Putin builds war chest
In the latest display of deepening cracks in the West’s formerly unified economic campaign against Russia, France’s Foreign Minister Jean-Yves Le Drian told reporters Monday that “the time is right” for reconciliation in EU-Moscow relations.
The latest French overture comes as US lawmakers returned to work this week and at least two sanctions bills against Russia are making their way through Congress.
But policymakers and pundits question whether further unilateral sanctions are an effective response to Russian President Vladimir Putin’s adventurism, amid concerns that they could also damage relationships with American trading partners and allies.
The US and its allies first issued a package of economic sanctions in 2014, intended to punish Russia for annexing Crimea and supporting separatist militias in eastern Ukraine.
Since then, Moscow’s policymakers have built a monetary and fiscal fortress that prioritizes stability over growth and serves as a bulwark of Russian sovereignty, as well as helping the Kremlin weather economic sanctions better than many analysts expected.
With the help of skilled technocrats like Elvira Nabiullina, the head of Russia’s central bank, Putin has built a foundation designed to insulate the Kremlin from external pressures, such as sanctions, and bolster the Russian economy’s ability to weather future economic storms — whether they are falling oil prices or a global recession.
“Essentially Putin’s response to the sanctions has been: We invest less, we grow less, we consume less but we build up our reserves so I can continue my aggressive policy,” said Anders Åslund, a senior fellow at the Atlantic Council who specializes in Russian economic policy.
Despite friendly rhetoric between US President Donald Trump and Putin, tensions have continued to escalate as a new arms race heats up. Earlier this month, Putin said Russia will manufacture missiles previously banned under a Cold War-era treaty with the US, and in late August the Russian president promised a “symmetrical response” after the US conducted previously banned missile tests.
But Russia’s military build-up, and foreign adventures in Syria, Ukraine and Venezuela, are not the only signs that the Kremlin is digging in for the long haul.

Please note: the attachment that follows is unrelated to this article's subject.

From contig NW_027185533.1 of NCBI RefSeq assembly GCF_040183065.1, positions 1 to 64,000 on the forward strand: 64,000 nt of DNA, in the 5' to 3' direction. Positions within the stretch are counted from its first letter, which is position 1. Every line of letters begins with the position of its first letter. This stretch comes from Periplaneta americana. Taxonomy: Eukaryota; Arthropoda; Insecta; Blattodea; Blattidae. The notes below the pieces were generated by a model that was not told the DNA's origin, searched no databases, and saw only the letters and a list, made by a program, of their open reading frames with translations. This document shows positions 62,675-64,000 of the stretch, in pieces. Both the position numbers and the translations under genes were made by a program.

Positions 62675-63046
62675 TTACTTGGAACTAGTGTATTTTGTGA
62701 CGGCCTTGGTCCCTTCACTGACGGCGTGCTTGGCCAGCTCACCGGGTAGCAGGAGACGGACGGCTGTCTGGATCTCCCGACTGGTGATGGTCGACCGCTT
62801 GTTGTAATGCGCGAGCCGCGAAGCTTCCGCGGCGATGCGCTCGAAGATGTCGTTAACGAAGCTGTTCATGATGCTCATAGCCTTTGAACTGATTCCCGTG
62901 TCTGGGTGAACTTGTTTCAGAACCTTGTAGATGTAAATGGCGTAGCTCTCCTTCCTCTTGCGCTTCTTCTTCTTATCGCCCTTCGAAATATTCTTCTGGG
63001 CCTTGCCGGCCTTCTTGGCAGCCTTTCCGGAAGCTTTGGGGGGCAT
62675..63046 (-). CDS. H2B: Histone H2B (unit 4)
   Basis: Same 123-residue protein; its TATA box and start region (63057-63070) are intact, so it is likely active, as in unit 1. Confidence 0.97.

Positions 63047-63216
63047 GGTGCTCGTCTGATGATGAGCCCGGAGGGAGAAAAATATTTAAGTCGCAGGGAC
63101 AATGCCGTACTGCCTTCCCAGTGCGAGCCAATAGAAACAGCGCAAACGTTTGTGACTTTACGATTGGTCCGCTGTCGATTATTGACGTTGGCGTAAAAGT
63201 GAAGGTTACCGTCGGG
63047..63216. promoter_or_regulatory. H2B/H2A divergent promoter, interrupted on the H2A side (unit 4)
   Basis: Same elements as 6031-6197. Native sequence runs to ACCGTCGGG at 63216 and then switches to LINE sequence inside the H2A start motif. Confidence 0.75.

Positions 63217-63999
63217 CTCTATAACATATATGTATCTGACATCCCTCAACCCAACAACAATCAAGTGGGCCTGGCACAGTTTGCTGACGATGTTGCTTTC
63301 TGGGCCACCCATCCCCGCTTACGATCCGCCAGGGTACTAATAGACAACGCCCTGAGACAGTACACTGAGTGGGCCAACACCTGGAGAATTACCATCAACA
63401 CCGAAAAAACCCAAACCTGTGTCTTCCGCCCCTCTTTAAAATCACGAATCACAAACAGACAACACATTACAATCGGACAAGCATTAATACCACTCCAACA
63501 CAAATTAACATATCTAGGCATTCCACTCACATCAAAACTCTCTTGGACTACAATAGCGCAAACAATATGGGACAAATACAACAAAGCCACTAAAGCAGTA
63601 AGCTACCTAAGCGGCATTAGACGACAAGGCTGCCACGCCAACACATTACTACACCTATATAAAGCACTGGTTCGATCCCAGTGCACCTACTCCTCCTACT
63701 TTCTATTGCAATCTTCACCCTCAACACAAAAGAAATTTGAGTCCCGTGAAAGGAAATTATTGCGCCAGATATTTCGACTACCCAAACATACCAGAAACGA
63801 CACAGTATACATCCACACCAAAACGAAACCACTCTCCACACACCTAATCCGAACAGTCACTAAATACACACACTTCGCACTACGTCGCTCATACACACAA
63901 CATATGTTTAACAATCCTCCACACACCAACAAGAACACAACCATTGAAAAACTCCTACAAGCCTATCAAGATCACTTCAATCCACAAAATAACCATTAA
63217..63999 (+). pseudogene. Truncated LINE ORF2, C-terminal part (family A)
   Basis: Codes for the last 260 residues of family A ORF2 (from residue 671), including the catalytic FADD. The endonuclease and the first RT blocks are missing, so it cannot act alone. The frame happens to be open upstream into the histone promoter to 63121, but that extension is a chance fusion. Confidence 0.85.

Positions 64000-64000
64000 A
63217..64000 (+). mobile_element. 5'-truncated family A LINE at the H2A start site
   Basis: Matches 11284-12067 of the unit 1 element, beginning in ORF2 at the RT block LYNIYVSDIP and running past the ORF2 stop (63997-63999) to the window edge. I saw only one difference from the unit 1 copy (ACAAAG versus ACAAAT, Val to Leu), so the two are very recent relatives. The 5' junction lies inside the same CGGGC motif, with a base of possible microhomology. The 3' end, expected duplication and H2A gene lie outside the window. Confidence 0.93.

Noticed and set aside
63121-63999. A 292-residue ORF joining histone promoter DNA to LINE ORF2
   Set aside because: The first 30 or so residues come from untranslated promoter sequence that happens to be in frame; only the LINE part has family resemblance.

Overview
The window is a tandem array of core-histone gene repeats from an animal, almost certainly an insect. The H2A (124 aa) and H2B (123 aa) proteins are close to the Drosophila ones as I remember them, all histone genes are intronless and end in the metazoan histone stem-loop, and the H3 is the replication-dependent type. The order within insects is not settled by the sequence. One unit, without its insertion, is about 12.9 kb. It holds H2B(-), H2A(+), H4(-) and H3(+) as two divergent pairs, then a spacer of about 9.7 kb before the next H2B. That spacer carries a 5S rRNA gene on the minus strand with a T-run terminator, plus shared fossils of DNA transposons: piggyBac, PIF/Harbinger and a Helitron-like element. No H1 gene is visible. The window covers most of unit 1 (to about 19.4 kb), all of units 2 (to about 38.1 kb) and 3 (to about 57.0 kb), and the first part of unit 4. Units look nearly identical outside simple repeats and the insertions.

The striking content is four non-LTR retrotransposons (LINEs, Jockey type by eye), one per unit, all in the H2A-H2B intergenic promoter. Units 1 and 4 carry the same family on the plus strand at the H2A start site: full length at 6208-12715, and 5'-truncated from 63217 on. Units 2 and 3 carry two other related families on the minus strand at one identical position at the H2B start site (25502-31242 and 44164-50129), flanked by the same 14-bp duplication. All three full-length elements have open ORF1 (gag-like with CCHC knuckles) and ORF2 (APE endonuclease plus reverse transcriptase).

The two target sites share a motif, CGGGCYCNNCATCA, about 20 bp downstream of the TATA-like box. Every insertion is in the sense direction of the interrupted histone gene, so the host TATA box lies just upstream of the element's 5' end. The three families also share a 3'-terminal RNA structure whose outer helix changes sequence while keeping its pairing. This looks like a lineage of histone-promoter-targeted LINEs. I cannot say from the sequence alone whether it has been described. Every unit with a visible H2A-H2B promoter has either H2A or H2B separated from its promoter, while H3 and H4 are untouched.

Over the course of Putin’s lifetime, Russia has experienced a series of economic crises, starting with the fall of the Soviet Union in the early 1990s, then the financial meltdown of 1998, the global recession in 2008 and, most recently, the 2014 recession.
“When Putin looks at economic challenges, I think he looks much less at growth and much more at survival through crises,” said Christopher Miller, an assistant professor at Tufts University whose research focuses on the Russian economy.
Since 2014, Russia has increased foreign currency reserves to an eye-popping $500 billion (the fourth highest in the world), paid off its foreign debt, “floated” (or in other words devalued) the Russian ruble to boost the competitiveness of Russian exports, “de-dollarized” holdings to insulate Russia from the US financial system, and balanced the state’s expenditures and revenues.
Russia also has a low “break-even” oil price, set around $40-45 per barrel, which is the price the Russian state needs to balance its budget each year. Oil is by far the country’s largest export and the bedrock of its war chest.
“People exaggerate, particularly in Washington, the impact of gas over oil,” said Edward Chow, a senior associate at the Center for Strategic and International Studies. “For every dollar that Russia earns from oil and gas, 80 cents of that is oil and only 20 cents of it is gas.”
But the Kremlin’s policies have come at a cost, hitting the pocketbooks of everyday Russians. GDP has remained sluggish since 2014 — hovering between 1 and 2% annual growth — as real Russian wages have stagnated over the last five years and consumer debt has nearly doubled in the same period. The Kremlin plans to spend trillions of rubles on “national projects” to stimulate the economy, but it’s unlikely they will significantly boost economic growth.
“It all sounds wonderful, but very little actually happens,” said Angela Stent, a professor at Georgetown University and author of “Putin’s World: Russia Against the West and with the Rest.”
And if growth rates remain low then a shrinking economy will lessen Russia’s ability down the road to compete on the global stage with faster growing economies. Miller described its possible impact in this way: “You get foreign policy now, but you lose impact later.”
Some pundits in the West look to a summer of discontent in Moscow and poor domestic growth as signs of trouble for the Kremlin. But the Putin regime, while perhaps concerned about the long-term impacts, does not view it as an immediate crisis.
“Putin cares about macroeconomic stability because he’s focused on sovereignty and he wants to control the population by other means,” Åslund said. “He doesn’t care about growth rates.”
As the Russian President looks to alternatives to SWIFT — the West’s global banking payment system — and fosters closer ties with China, it is clear that being estranged from the Western global economic club matters little.
Policymakers and politicians in Europe and the US will continue to debate the best approach to addressing a revanchist Russia, but they cannot ignore the economic bulwarks Putin and the Kremlin’s policymakers have built up.
And if the US undertakes further sanctions on its own, without the consensus of its allies and trading partners, it could damage transatlantic relations that have already been rocked by Trump’s unpredictable presidency.
“I just don’t see where they’ve achieved many results, and what they have done is — to the extent that they’re extra-territorially applied — further alienate some of our allies,” Stent said.